By Cameron Chai
According to a new report titled ‘Strategic Analysis of Plastics in the Electric Vehicles Market in Europe and North America’ from Frost & Sullivan, the market reached $0.5 million in revenues in 2010 and is expected to reach a value of $73 million by 2017.
The report predicts a strong growth for plastics usage in electric vehicles as the production of these vehicles is expected to grow at a rate of more than 80% CAGR until 2017. The demand to improve the mileage of electric vehicles and the intrinsic qualities of plastics, especially its light weight, will be the drivers for increased penetration rates.
The new analysis discusses thermal management system materials, battery casing plastics, power train plastics, and cable and wire plastic materials. Since the electric vehicles market is growing, the consumption of plastics in this market is anticipated to increase.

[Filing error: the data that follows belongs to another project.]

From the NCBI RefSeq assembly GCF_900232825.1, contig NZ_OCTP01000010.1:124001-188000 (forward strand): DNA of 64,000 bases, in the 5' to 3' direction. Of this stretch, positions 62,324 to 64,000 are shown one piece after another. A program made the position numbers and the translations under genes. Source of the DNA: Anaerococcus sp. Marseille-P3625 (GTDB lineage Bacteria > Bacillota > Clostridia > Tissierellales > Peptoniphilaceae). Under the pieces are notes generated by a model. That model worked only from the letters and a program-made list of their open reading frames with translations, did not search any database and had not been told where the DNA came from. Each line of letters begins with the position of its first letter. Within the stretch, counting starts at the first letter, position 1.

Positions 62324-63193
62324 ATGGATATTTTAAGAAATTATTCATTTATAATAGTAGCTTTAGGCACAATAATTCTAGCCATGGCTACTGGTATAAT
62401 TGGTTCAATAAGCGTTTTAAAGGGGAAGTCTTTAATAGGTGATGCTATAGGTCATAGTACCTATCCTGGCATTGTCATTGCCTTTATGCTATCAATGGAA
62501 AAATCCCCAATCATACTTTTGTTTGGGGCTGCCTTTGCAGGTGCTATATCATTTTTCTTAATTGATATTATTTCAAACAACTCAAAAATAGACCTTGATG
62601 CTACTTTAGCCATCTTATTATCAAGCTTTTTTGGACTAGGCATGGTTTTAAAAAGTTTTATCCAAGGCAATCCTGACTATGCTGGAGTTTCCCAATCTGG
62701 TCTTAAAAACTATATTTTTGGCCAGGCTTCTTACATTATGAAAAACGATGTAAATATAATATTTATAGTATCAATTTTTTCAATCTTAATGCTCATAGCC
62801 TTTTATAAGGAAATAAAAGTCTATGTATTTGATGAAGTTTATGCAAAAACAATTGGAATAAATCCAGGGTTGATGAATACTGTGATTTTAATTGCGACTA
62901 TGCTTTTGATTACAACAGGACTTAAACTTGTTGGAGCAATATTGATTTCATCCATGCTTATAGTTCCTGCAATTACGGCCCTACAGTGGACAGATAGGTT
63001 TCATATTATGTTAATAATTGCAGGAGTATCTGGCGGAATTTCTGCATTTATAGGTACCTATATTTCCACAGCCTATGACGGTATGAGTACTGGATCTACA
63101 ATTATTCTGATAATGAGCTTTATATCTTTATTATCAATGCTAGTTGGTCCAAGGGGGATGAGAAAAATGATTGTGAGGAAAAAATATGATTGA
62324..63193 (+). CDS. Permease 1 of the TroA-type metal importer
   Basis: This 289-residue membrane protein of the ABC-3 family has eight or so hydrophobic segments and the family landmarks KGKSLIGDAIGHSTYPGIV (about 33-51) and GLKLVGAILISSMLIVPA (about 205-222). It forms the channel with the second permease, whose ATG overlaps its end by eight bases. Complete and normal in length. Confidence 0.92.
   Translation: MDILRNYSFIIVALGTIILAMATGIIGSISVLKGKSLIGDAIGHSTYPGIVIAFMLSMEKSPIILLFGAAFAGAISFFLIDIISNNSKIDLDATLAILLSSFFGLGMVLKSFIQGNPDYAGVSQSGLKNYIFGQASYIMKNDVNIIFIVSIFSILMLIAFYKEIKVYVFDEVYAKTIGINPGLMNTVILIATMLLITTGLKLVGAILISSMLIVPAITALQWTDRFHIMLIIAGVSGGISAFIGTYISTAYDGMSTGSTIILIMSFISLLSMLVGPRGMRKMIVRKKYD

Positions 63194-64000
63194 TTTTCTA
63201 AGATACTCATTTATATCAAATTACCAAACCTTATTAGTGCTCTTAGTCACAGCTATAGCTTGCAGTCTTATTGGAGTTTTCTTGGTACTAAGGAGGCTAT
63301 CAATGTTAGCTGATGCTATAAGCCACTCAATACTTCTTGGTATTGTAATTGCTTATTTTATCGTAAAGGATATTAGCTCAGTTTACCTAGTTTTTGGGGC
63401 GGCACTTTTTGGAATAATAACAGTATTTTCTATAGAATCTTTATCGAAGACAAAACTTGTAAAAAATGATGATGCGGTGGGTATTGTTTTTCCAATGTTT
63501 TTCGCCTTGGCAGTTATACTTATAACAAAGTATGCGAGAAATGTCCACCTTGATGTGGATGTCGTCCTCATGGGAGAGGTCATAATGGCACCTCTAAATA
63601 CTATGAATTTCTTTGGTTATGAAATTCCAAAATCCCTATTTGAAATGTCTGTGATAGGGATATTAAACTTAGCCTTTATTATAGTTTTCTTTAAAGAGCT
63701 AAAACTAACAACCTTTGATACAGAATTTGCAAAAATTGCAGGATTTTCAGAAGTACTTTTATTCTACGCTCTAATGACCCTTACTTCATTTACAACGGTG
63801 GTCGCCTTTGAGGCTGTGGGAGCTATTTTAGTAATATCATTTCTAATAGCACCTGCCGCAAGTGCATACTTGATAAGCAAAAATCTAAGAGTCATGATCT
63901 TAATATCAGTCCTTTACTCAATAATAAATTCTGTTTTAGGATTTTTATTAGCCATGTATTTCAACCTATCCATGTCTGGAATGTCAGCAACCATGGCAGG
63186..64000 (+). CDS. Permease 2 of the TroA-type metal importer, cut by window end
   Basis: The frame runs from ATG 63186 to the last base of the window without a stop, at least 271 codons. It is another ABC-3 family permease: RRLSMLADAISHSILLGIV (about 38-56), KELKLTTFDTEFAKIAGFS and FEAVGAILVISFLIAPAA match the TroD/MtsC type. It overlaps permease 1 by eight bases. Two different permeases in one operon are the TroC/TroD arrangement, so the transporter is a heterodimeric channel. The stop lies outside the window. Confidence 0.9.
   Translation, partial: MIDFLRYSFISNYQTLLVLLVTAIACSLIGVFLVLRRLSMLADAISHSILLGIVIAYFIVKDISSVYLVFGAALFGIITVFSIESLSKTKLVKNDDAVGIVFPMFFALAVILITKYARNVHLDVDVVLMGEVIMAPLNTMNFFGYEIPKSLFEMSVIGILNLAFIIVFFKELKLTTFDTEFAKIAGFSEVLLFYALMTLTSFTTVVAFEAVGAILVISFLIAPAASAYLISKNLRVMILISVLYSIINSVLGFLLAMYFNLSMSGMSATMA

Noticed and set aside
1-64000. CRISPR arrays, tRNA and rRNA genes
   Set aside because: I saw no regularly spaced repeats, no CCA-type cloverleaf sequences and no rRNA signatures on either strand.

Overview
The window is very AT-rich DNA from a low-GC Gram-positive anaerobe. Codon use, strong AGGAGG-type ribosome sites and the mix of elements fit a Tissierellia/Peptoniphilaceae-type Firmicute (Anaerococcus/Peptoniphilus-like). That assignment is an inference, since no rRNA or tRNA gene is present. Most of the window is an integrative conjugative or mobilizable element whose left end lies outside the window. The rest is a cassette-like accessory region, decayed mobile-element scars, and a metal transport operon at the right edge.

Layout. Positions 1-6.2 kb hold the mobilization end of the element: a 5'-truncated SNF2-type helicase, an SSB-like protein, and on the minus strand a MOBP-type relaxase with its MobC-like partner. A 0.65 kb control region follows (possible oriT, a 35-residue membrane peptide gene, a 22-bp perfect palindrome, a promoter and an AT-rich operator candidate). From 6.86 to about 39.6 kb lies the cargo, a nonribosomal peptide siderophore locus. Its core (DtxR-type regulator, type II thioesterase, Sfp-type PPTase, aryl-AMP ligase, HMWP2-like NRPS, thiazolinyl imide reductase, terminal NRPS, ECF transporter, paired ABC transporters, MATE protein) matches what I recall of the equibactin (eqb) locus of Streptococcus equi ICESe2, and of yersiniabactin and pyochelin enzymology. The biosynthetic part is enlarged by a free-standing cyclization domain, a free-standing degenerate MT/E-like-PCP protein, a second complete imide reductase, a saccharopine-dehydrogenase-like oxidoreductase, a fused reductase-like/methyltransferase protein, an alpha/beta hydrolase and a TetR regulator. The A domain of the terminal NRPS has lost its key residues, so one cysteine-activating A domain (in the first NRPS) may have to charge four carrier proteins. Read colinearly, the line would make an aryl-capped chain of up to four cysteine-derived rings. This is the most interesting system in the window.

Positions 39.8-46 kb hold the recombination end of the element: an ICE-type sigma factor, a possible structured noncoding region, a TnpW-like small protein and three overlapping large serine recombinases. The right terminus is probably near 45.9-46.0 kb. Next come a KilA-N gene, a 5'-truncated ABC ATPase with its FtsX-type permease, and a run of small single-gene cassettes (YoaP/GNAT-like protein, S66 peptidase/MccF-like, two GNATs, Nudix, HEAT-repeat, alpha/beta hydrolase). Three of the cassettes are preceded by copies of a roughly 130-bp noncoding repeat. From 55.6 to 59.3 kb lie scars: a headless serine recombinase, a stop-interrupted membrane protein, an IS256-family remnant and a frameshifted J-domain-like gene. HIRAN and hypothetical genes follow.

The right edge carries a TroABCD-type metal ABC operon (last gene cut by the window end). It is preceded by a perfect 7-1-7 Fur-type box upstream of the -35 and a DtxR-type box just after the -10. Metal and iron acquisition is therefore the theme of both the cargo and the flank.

Metals, due to their crash-resistance properties and strength, will continue to be used for making major structural components, including motors and gears. Nevertheless, plastics show promise in some minor non-moving components, which include casing materials, fans, pumps, cooling pipes, and energy recovery devices.
The level of plastics usage is different in these components. For instance, plastics are preferred materials for cooling pipes and fans, while in casing materials and energy recovery devices, their penetration varies between low and moderate. However, the intrinsic qualities of plastics will play a major role in their strong growth in these segments.
Shree Vidhyaa Karunanidhi, a Research Analyst at Frost & Sullivan, stated that plastics have reduced scope in electric vehicles when compared to traditional, gasoline-fuelled vehicles, a key barrier for the market. Market players will face a challenge in the form of European Union end-of-life vehicle recycling law that demands the utilization of recyclable materials. This problem can be resolved through the development of recycling technologies to ensure the sustainability of plastics in the long run.